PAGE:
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"The Committee is concerned, despite such broad consensus, that many young people who are feeling low or anxious are still unaware or able to access the support that they require.”

Among the committee’s recommendations include setting out minimum level of mental health support guidance, produce clear pathways to support for young people, and commission work to identify how to best support parents and carers accessing information about their children’s mental health.

A public health campaign aimed at young people to raise awareness of the impact of Covid-19 on their mental health was also recommended, as was ensuring mental health first aid training is included in teacher training by the start of the 2021/22 academic year.

A review of the provision of school counsellors was also recommended.

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Committee convener, Labour MSP Johann Lamont said the picture was “troubling” and paid tribute to Annette McKenzie.

She said: “The Committee wants to recognise the work of Annette McKenzie, who has shown such courage in highlighting the concerns in her petition. She has done so in circumstances which no parent should ever have to face.

“During the Committee’s work on the inquiry, we have found a troubling picture.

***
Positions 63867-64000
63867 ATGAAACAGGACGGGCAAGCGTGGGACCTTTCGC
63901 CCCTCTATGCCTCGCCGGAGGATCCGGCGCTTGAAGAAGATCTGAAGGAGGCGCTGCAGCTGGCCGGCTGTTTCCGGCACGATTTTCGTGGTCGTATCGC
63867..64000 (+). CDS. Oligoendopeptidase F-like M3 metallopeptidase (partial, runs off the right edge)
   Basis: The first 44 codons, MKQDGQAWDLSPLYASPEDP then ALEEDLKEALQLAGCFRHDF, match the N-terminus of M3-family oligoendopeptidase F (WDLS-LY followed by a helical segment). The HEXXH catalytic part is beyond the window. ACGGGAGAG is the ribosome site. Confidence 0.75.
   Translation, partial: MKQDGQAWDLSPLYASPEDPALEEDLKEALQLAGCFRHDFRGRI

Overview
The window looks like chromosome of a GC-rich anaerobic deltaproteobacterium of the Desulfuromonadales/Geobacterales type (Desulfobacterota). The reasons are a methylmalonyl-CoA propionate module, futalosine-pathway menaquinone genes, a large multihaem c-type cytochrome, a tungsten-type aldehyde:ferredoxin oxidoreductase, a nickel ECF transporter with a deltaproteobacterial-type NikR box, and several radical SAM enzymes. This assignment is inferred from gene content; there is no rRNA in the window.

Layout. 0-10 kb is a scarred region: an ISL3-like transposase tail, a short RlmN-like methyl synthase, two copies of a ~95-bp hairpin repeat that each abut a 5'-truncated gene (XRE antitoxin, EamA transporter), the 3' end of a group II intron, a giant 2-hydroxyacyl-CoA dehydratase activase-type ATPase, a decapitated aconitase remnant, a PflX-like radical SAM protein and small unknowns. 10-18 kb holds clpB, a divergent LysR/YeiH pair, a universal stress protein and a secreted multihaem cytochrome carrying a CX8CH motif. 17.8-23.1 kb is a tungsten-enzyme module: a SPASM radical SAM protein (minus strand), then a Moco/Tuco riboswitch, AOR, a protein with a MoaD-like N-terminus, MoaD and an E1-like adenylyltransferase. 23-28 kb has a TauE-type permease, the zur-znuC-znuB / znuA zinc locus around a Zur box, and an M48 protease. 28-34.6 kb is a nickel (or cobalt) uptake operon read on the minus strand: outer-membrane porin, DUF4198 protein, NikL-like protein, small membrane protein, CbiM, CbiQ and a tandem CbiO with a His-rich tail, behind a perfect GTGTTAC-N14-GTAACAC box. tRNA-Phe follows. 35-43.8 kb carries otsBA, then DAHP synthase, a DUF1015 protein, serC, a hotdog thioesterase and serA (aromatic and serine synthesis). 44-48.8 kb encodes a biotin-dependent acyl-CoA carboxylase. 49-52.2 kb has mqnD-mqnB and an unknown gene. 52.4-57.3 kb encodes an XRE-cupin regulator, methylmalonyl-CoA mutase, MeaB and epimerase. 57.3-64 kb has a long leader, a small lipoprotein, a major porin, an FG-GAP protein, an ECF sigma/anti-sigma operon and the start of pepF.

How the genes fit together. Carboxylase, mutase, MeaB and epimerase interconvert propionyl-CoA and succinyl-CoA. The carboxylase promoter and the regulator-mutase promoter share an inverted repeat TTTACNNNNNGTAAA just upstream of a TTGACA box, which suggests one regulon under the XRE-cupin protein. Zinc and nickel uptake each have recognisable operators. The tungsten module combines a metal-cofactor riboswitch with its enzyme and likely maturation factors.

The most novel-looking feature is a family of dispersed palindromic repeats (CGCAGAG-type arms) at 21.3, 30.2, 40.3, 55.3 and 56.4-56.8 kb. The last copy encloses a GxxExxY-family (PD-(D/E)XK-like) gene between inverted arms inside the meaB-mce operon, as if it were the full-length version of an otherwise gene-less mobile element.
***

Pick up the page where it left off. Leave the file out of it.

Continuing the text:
“Though anyone can experience low mood, anxiety, or both, at some point in their life, when it comes to seeking support, young people often find themselves facing a cluttered and even confusing landscape, which too frequently does not provide the support needed.

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“While the Committee welcomes those measures announced by the Scottish Government to improve the situation, these are not enough to address the substantial gap that remains in the provision of mental health services, or to improve understanding of the help available.

“Therefore, we believe that the Government should work urgently with authorities to ensure that not only is there sufficient provision available at the local level, but that this is clearly communicated and easily accessible, both for young people and those they are turning to for help.

“The need for this work will only be increased by COVID-19, and its consequent impact on young people’s mental health.”